BBCU (14)
I don’t think I disturbed it but it tried to get small and “hide” after a bit. Atterbury FWA 5/7/16
BBCU (13)
I cranked up the ISO to get a better photo in the rainy conditions. Notice the lack of spots on the tail. Atterbury FWA 5/7/16

One of the Black-billed Cuckoo called a couple of times, once doing the low “cuckle” call as I call it. Cool times.

And for fun here is last week’s Yellow-billed on the left and this week’s Black-billed on the right.

YBCUBBCU A

The day started off well with Mike and I at Northwest Park in Greenwood. The first bird on the day was a GOLDEN-WINGED WARBLER that would never stop long enough for a photo.

BWWA (4)
This Black-and-White Warbler is demonstrating the nuthatch behavior for which they are known. Northwest Park 5/7/16
SWTH (1)
I have lightened this early morning photo to show the buff around the eye of this Swainson’s Thrush. Northwest Park 5/7/16

At Atterbury we picked up some FOS species.

BOBO (6)
A very distant Bobolink testing the limits of my new camera. Atterbury FWA 5/7/16
BOBO (8)
Photobomb! What do you think, an Eastern Meadowlark? Atterbury FWA 5/7/16
HESP (6)
Another distant photo this time of a Henslow’s Sparrow. The wind was gusting at 25mph making photos tough. Atterbury FWA 5/7/16

And in the afternoon after Mike had departed I saw a few more FOY including the before mentioned Black-billed Cuckoo.

SCTA (1)
I can’t get enough of the bright red of a Scarlet Tanager. Atterbury FWA 5/7/16
LEFL (1)
The ISO is up to capture this Least Flycatcher in the undergrowth. Atterbury FWA 5/7/16
LEFL (5)
How does it turn its head around 360deg? Atterbury FWA 5/7/16

You can tell it’s that time of year as I continue to see 10 or so FOY species each weekend.

Almost Time For This Year’s Adventure

Wish I had more to write about, but I don’t.  Between sitting in a training class last week or driving to the training class, the creative juices weren’t flowing.

Plus what free time I have is going to learning the birds of Colorado. The western slope of the Rockies to be exact.  I fly out next weekend for 6 days around the Grand Junction area. I plan on trying to make a daily post but that might be a little to ambitious. At that time I’ll go into more detail how I picked that area to see birds of the U.S. “Great Basin”.

NO photos from this weekend.  Along with Mike and Karl we did the annual breeding census on the military side of Camp Atterbury. No cameras allowed on the military base, so no photos.  Karl had done the east side on Friday which is mostly grasslands and had a good count of 35 Henslow’s Sparrows. We did the forested west side and some how came up with the same number of Hooded Warblers, Ovenbirds, and American Redstarts – 17.  The count on the Hooded is the highest ever for this count. With the high temperatures the birds stopped calling early so we didn’t have as good of day as past years.  Oh well.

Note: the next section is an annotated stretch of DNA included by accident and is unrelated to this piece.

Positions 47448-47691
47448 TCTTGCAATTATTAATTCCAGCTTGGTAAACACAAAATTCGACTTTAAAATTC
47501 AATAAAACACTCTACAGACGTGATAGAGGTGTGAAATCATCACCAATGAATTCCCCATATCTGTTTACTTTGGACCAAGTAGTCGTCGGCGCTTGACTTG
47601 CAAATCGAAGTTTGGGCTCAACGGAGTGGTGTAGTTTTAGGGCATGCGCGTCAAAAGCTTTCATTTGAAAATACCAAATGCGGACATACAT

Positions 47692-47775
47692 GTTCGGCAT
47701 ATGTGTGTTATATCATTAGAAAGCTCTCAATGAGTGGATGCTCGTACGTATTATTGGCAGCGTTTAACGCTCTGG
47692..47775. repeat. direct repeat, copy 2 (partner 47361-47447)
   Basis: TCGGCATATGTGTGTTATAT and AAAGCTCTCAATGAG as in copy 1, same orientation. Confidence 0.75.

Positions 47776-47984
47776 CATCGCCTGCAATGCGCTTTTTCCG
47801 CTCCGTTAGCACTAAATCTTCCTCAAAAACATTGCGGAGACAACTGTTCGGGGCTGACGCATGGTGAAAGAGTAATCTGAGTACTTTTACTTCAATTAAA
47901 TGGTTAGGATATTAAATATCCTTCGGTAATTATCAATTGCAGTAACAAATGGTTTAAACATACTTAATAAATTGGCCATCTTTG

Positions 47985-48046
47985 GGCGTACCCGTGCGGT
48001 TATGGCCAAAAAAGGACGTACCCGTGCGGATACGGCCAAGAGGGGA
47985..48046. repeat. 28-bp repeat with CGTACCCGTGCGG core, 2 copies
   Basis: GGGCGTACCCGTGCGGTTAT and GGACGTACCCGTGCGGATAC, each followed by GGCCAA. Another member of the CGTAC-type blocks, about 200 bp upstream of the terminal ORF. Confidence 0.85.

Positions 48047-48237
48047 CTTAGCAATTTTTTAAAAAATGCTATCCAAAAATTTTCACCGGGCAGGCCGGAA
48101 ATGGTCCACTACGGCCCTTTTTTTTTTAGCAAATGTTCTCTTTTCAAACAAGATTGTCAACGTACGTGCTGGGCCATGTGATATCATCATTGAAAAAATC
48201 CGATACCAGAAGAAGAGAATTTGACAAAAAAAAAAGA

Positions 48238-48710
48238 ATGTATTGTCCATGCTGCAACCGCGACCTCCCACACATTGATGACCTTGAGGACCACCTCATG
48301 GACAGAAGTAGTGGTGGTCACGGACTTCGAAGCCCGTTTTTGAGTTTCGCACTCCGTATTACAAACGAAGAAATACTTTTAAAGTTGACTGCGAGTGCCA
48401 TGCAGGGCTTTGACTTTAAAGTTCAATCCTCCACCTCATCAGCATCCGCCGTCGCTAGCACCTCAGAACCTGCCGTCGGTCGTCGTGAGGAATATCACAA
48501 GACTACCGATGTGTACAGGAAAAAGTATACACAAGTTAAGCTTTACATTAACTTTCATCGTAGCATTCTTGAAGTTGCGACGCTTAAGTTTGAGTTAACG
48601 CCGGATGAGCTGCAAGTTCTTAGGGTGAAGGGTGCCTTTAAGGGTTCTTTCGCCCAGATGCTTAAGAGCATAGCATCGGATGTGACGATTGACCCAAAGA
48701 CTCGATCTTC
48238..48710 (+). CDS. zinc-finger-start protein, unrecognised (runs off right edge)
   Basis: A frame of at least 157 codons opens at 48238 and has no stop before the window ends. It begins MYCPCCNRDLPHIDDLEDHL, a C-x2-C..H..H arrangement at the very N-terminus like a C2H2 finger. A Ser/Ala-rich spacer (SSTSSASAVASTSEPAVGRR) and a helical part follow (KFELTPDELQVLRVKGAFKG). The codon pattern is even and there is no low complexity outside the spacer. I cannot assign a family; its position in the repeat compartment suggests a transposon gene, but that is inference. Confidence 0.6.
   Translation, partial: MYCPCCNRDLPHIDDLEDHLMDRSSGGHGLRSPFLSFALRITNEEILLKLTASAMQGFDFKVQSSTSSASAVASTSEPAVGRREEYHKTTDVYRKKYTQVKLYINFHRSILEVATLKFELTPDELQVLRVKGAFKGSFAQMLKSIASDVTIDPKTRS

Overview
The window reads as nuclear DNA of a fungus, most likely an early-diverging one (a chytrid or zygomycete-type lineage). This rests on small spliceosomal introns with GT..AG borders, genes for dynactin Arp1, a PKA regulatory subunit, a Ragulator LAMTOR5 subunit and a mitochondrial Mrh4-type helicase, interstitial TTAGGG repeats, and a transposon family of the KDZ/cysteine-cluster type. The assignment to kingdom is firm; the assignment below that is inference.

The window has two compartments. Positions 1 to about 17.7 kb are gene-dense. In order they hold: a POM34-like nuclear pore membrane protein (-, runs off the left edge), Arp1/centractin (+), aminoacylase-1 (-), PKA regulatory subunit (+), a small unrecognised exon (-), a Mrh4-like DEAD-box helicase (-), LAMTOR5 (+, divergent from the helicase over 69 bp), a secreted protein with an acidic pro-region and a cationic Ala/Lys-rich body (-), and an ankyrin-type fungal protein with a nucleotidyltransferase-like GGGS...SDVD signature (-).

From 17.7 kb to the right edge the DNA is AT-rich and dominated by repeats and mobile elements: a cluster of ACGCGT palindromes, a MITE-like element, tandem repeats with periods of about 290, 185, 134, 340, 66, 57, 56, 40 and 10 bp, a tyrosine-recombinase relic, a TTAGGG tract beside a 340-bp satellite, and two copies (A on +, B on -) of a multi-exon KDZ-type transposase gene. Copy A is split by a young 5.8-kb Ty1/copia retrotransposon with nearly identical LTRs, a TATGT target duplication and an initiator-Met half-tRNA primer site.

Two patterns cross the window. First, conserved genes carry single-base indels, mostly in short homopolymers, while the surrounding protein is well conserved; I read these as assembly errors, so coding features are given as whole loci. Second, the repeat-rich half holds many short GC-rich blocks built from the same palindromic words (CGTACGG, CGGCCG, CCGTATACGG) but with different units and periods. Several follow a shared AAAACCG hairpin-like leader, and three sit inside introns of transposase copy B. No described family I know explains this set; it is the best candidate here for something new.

But here are a few photos from a week ago.

BLPH ATTERBURY FWA 060615
Eastern Phoebe calling insistently above a creek and of course close to a bridge. Atterbury FWA 6/06/15
GCKI OUTLINE
One and only one guess as to this species. Getting a good look so I can compare it to an Ash-throated Flycatcher next week. Atterbury FWA 6/06/15 (Great Crested Flycatcher)
EATO ATTERBURY FWA 060615
Same thing here. Taking a long look at an Eastern Towhee so I can compare to a Spotted Towhee next week in Colorado. Atterbury FWA 6/06/15
YBCH ATTERBURY FWA 060615
I heard numerous Yellow-breasted Chats on the day. Most were up and singing on territory. If you can call what they do singing. Atterbury FWA 6/06/15
YBCH ATTERBURY FWA 060615A
Same guy as above.
HOSP  FHS 060715A
I always find House Sparrows away from man interesting. But of course they really aren’t away from man because she is standing on a man-made bluebird house. FHS 6/06/15
HOSP  FHS 060715B
And the male house Sparrow wasn’t too far away. FHS 6/06/15
SASP FHS 060615A
There were several male Savannah Sparrows giving me their chip note to keep away. And I wasn’t even that close. I did learn their chip note though, which is a softer one than a Song Sparrow. FHS 6/06/15
SASP FHS 060615
Same bird as above.
YEWA JCP 060615
A Yellow Warbler flew in and decided to take a quick bath. Johnson County Park 6/06/15
NRWS JC 060715
And is there any doubt that the Northern Rough-winged Swallow was the prototype for every movie alien? Look at those eyes. East of Franklin – Johnson County
MIKI 061910
Maybe movie producers used Mississippi Kites instead? Ferne Clyffe SP IL 6/19/10

 

 

 

 

 

 

 

 

My New Favorite Photos? Henslow’s Sparrow

I don’t exactly know what it is about the following photos but they really caught my attention. A week ago Saturday, April 20, Mike and I were checking for shorebirds at Atterbury FWA when I initially heard this Henslow’s Sparrow. After a couple of minutes we spotted him sitting out in the open.

REMEMBER TO CLICK ON THE PHOTOS FOR A LARGER VERSION

037These aren’t the best photos I have ever taken, far from it. But the contrasting colors just struck me. Especially the next one, even with the head turned away.  I had never really noticed the difference between the yellow-green head and the light-brown back.

035Notice how the pattern on the light-brown back just stands out.

038And the white eye-ring.

I guess if you take your time and look there is always something new and different to see.  Especially with local birds.